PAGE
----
So I gotta tell ya guys, there’s Navy Bean Soup, plain old Senate Navy Bean Soup. And it’s good. But that was my Mother’s Navy Bean Soup. For me, it’s gotta be more. And this is the Navy Bean Soup that delivers. Navy Bean Soup with Bacon.
And just in case you think I’m becoming “trendy” just because I’m adding the word “bacon” to my Navy Bean Soup with Bacon, this has been a family fave for over 40 years. Oh, I cheat on it every once in a while and try another Navy Bean Soup but I always come back. I just never seem to like any other Navy Bean Soup as well as this!
About Navy Bean Soup with Bacon:
My Navy Bean Soup isn’t so far off the beaten track that you won’t recognize it as Navy Bean Soup but it does have a few secret ingredients that so perfectly enhance the flavor. And not to just outright brag (I am aren’t I?) I’ve found that even those that are lukewarm about Navy Bean Soup seem to like this one and those that like the plain old Senate Navy Bean Soup go nuts over this more highly flavored version. I’m tellin’ ya – once you try it you’ll never go back!
This really IS the bean soup to rule all bean soups. Flavor for days. There are the usual suspects, carrots, onion, and celery that cook up so soft they all but blend into the soup. The broth is silky and takes some of its body from a little potato, cooked and mashed and then stirred in. There’s just a touch of tamari or soy, not enough to taste, but just enough to give the soup a back note of rich umami flavor. Add to that a sprinkle of thyme to enrichen the flavor of the soup and a bit of oregano tossed in towards the end of the cooking that makes you sit up and take just a bit of notice.
But best of all, of course, there’s the wonderful ham broth and bacon~ both in one soup. You can’t beat that for double porky palooza perfection. Overall, though, in spite of how good this Navy Bean Soup with Bacon is, it’s still pretty good for you. I wonder if all the cholesterol-fighting properties of the Navy Bean cancel out the bacon? Let’s see what the World’s Healthiest Foods happens to say about the Navy Bean.
Making Navy Bean Soup with Bacon:
There are three ways you can make any ham based. You can cook the bone right along the rest of the ingredients or you can make a stock/broth from the Ham Bone and use that stock and the meat from the ham bone to make the soup, or if you don’t have a bone, you can just use stock/broth and a ham base from the store. I gave you some instructions, below, on all three methods.
For this soup, the recipe calls for cooking the soup with the bone. You’ll start the soup with the soaked beans, the ham bone, water, a bay leaf, and a little thyme. Simmer away till the beans start to soften and swell.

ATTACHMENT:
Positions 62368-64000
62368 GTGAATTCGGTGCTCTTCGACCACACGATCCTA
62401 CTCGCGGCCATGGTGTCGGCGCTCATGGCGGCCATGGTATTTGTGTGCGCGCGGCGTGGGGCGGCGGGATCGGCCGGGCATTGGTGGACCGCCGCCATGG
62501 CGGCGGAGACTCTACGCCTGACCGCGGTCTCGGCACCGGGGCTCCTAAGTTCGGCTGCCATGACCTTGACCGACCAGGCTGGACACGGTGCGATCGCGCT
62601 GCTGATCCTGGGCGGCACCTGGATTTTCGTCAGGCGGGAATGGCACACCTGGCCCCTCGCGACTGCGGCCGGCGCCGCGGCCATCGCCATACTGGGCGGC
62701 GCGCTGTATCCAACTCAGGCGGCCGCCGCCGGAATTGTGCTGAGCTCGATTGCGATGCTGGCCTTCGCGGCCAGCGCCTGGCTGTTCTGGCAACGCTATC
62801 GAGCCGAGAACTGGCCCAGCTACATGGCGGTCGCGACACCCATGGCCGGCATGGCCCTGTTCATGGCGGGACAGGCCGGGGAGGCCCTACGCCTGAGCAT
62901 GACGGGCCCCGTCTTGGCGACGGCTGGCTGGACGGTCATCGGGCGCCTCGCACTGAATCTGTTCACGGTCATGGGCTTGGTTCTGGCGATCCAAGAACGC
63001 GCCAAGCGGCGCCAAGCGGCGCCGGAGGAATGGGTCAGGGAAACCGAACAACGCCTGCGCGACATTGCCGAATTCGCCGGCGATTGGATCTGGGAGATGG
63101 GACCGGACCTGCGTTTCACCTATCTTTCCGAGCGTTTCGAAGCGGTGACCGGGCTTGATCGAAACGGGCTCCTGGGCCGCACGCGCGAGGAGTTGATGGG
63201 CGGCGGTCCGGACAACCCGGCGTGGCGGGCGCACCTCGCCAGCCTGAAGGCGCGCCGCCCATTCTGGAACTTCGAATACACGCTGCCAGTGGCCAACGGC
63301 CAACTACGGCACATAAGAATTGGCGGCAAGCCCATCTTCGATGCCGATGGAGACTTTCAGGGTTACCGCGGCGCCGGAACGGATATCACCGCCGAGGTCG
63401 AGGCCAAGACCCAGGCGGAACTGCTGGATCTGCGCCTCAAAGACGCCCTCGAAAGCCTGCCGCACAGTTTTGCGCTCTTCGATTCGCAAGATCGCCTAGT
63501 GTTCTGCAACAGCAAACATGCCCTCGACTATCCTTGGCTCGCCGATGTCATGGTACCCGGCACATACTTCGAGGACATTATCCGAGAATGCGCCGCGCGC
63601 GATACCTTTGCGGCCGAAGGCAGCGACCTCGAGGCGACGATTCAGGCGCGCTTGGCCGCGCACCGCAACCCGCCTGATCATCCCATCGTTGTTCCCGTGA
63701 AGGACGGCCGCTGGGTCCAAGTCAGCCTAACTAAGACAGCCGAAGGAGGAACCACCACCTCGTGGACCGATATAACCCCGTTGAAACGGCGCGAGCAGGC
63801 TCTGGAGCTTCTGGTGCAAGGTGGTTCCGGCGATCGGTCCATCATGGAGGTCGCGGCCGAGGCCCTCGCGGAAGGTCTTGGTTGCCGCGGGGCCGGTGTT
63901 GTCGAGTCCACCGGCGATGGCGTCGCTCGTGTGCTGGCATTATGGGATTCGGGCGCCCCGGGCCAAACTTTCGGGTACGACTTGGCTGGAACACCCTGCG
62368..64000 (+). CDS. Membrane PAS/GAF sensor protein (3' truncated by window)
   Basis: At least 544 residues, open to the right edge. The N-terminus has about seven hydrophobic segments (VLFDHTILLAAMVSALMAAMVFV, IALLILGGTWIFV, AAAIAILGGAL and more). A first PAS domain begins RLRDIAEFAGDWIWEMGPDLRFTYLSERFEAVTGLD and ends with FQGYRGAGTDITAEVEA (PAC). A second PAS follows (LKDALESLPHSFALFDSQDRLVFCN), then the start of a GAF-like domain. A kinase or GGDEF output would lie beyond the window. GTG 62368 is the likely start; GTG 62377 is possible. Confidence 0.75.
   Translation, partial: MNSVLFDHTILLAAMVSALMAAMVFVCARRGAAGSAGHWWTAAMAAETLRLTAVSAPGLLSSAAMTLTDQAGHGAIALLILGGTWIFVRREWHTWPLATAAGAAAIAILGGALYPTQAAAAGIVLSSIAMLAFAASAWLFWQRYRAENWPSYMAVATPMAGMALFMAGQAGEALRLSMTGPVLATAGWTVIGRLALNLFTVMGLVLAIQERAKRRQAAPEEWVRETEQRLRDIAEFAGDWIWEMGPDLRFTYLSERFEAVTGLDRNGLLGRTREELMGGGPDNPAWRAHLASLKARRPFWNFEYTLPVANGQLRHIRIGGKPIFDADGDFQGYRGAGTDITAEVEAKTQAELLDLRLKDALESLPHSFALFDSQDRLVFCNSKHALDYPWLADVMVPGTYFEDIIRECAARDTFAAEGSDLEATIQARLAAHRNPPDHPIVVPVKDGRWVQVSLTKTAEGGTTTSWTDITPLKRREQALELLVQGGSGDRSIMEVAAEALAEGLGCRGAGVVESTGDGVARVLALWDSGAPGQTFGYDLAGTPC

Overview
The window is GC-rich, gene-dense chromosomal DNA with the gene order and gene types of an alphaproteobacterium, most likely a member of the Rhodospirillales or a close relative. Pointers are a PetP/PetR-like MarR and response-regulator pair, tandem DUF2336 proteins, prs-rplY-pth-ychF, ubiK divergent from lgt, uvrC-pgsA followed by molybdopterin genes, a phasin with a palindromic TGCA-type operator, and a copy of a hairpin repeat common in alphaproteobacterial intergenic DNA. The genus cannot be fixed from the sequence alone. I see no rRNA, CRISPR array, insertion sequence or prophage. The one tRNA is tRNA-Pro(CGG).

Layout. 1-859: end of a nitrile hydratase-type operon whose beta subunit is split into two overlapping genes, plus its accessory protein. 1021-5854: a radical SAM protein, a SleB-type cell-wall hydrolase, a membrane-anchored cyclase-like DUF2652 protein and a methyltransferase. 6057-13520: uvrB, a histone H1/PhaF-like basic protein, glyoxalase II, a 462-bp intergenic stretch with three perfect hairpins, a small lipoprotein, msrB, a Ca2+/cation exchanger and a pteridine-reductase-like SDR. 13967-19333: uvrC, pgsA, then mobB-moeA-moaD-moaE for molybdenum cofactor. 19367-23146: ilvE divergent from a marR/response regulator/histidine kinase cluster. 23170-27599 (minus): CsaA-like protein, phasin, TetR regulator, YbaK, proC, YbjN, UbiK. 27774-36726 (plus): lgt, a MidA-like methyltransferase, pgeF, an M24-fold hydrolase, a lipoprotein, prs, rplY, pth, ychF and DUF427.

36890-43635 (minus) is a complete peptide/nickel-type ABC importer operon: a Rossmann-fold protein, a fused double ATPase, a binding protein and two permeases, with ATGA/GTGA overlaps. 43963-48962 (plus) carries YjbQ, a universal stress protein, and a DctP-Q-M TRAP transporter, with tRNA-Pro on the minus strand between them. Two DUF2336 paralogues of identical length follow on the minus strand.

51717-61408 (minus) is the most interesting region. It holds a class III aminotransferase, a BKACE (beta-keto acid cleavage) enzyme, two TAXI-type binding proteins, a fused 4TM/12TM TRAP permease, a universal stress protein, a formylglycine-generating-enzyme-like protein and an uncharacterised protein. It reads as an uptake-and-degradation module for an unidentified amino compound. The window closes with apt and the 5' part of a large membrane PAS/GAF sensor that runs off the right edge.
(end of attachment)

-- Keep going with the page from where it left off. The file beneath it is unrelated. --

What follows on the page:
In the meantime, cook your bacon, set it aside for garnish later and saute your veggies right in those rendered drippings. Once they’re softened, add in the garlic and parsley. Let it cook for a minute or two then add to the pot along with the oregano and the tamari.
Continue to simmer those ham and beans until soft and tender and the ham is easy to remove from the bone and shred. In the meantime, cook the potato with a little water, mash with some milk. Add it to the soup and remove some of the beans and blend or smash and return to the soup. Garnish as desired and don’t forget the bacon!
Cooking the Soup With the Ham Bone:
The first, just cooking the bone right along with the soup ingredients is fine and takes less time and it’s the traditional way. It’s the way shown in the recipe but it’s not my preferred way.
- In the time it takes to cook and soften the beans to perfection there’s not enough time to really soften all the meat on the ham bone, let alone coax out all the marrow and collagen for the best tasting broth.
- The ham bone is hot and messy to pick clean when the soup is done.
- And you can only get one pot of soup from the bone. It’s a waste!
Making Broth/Stock from the Ham Bone then Using it for the Soup:
Although it takes more time (and it’s just hands-off simmering time and can be done while the beans are soaking) the best way to get the most flavor and the most economical way to make any ham soup is to make the Ham broth/stock and then make the soup with the broth. See my recipe for Best Ham Stock Instant Pot or Stovetop.
Making a stock or broth from the ham bone on its own first and then using some of the stock for this soup gives you:
- The best flavored Ham Stock, rich and full of silky collagen with favor for days.
- Softens all the ham meat on the bone to tender perfection & you get to use it all.
- It’s more economical because: bonus! You can make more than one pot of soup with the stock (and both will have more flavor!
What If I Have No Ham Bone?
You can still make your Ham Soup with no Ham bone and use a store-bought stock or broth. Your soup will still be great, although it will lack a little of that long-simmered ham flavor and silkiness of a totally from scratch soup. How good your soup will be will depend on the stock/broth you use.